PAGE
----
American companies invented countless tools and machines for cutting metal parts that allowed them to make a superior product for a reduced price. Additionally, this advanced machinery developed for watch parts quickly spread to other industries. In fact, many believe that this is what led to America's reputation for industrial prowess in all forms during the 19th and 20th centuries. The original great American watch companies were known for their skill, craftsmanship, and ability to produce each part of a watch more efficiently, more accurately, and on a larger scale.

Eventually, the Swiss adopted American machinery with great success, and the introduction of cheap, disposable, battery-powered, quartz watches in the 1960's led to a rapid decline in demand for quality mechanical watches. The art of American watchmaking quickly vanished and each historic company was ultimately purchased by foreign investors.

The Elgin Watch Company (pronounced “El-Jin”) was not only the largest watch manufacturer in the United States, it was the largest watch manufacturer in the world for almost 100 years. The company often used a depiction of Father Time as a logo in advertisements and company documents. Total production over their 100 years of operation reached nearly 60 million watches, which is almost 50% of all jeweled watches produced in the United States!

At one point the company was making 7,500 watch movements a week, had 2,300 employees, and the main factory (largest watch manufacturing facility in the world at the time) had 583,343 square feet of floor space. The company was involved in both world wars; first training men to make watch repairs in the field for the First World War, then switching over all production to support the troops with military watches, marine chronometers, fuses, and other precise instrumentation for WWll.

The Elgin National Watch Company was founded in 1864 in Elgin, Illinois, just outside of Chicago. That year, organizers of the company took a trip to Waltham to recruit watchmaking talent and walked away with seven machinists/watchmakers (sometimes referred to as Elgin’s Seven Stars). One of these seven (Charles S. Moseley) would become the first superintendent of the Elgin watch factory. The company’s main goal was to produce a high quantity of high-quality watches for a reasonable price, and they did this by inventing brilliant machinery and highly efficient systems of interchangeable parts.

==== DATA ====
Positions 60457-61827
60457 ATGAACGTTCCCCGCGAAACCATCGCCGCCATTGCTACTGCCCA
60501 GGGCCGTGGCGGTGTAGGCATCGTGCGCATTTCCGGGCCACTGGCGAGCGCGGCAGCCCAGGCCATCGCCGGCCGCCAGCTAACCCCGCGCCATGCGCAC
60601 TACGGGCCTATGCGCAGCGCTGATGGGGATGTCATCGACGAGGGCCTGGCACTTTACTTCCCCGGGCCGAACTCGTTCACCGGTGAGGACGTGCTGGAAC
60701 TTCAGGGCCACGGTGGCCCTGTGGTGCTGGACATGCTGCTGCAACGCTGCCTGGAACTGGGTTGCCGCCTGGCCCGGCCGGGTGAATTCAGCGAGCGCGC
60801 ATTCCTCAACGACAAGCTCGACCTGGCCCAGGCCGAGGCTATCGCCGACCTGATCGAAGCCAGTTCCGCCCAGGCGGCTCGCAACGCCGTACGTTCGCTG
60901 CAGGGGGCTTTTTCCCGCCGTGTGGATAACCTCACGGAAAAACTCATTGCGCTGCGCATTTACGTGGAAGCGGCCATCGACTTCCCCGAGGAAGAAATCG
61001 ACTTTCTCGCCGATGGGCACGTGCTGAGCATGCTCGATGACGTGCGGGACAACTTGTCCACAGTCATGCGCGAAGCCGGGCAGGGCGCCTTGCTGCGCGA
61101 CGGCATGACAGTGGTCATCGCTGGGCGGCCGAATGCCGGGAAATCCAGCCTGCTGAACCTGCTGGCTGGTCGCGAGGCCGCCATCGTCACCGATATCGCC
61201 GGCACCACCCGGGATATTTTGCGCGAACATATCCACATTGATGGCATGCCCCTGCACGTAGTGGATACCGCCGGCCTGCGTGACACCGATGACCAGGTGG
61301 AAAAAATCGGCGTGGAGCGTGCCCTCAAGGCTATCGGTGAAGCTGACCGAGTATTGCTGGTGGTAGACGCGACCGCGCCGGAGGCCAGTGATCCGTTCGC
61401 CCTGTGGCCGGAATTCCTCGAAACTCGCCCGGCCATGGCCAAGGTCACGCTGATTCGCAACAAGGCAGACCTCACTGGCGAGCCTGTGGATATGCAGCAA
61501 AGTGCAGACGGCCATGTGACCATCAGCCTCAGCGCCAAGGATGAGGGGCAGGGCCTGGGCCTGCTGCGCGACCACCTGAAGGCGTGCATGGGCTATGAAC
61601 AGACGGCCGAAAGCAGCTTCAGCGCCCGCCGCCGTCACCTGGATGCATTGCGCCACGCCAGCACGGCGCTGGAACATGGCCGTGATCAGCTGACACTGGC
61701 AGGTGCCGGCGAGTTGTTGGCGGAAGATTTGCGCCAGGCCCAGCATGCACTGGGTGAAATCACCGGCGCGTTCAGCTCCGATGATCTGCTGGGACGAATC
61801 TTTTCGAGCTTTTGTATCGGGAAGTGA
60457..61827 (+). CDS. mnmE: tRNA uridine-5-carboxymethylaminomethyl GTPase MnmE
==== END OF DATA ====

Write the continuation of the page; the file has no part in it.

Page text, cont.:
Initially called the National Watch Company, the organizers were later to become some of the biggest names in the American watch industry: J.C. Adams, P.S. Bartlett, D.G. Currier, Otis Hoyt, and Charles H. Mason. With financial backing from former Chicago Mayor Benjamin W. Raymond, the factory for the National Watch Company was completed in 1866, and the company officially changed their name to the Elgin National Watch Company. The Elgin name remained until the company stopped producing watches in 1968, but the fabrication of watch movements in the U.S. ended some years before that.

Elgin attempted to diversify its manufacturing as demand for quality pocket watches declined and quartz watches, as well as low priced foreign alternatives, were introduced. However, without the demand for their core business, watch manufacturing, the company eventually went belly up. The main factory in Elgin, IL was completely torn down in the mid-1960’s, although a few satellite campuses survived longer.

While known for making quality watches for a reasonable price, sometimes referred to as the “working man’s watch,” Elgin’s high-end watches rivaled the best. The machinery that Elgin created to mass produce quality mechanical watches was some of the most advanced of its time. Elgin watches remain extremely popular with collectors today, and there was such a large quantity made that parts for repair are relatively easily to find.

The Vortic Watch Company is a high-end wristwatch engineering and manufacturing company based in Fort Collins, Colorado. Their inspiration lies in pairing classic watchmaking techniques and traditions with cutting-edge, modern technology.

After conceiving the company in Pennsylvania and attending Penn State, the founders relocated themselves and the business to Fort Collins, Colorado. The move was originally conducted to pursue career opportunities prior to full-time employment opportunity with Vortic. However, the pair fell in love with the location and decided to officially base the company in Fort Collins.

Since its founding, Vortic has been recognized by the likes of the New York Times, NPR, The Boston Globe, WatchTime Magazine, About Time magazine, and many other publications for their work in preserving United States history. Additionally, Vortic watches have been inducted to the NAWCC museum in Columbia, PA as well as the Charles River Museum of Industry in Waltham, MA.

The company is currently applying its product-focused attitude, unique aesthetics, and fresh ideas to creating additional products and perfecting their trade.